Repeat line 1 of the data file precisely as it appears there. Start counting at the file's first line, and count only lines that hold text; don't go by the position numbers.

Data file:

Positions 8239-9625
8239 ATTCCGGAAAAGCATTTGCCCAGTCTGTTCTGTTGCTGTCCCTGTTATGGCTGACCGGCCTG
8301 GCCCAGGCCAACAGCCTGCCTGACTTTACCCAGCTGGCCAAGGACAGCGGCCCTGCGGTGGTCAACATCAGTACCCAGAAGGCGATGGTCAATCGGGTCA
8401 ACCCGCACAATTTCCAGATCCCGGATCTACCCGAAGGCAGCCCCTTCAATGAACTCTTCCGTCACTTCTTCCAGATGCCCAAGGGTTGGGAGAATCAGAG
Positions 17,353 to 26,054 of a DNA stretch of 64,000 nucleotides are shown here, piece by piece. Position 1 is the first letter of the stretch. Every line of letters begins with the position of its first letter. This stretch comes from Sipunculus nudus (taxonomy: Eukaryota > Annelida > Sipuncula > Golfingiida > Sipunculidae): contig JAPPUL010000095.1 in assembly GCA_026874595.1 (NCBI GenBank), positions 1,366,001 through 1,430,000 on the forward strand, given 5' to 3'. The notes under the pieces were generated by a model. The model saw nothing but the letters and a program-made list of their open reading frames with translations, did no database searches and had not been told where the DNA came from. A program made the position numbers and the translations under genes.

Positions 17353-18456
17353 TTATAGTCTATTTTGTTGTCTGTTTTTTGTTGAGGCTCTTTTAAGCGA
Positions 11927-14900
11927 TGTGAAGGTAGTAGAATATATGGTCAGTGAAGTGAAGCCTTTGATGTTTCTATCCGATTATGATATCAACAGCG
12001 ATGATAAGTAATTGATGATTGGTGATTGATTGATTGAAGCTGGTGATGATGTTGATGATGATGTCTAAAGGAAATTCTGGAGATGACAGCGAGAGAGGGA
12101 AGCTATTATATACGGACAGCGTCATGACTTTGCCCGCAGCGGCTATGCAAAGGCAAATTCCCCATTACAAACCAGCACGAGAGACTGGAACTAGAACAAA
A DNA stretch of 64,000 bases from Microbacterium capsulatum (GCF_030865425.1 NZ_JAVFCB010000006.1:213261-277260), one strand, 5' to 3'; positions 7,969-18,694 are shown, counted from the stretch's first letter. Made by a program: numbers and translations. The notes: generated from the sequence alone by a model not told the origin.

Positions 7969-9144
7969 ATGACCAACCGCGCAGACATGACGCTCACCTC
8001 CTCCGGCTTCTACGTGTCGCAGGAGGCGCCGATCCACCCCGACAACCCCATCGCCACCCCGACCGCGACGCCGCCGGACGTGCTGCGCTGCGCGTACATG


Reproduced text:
Positions 8239-9625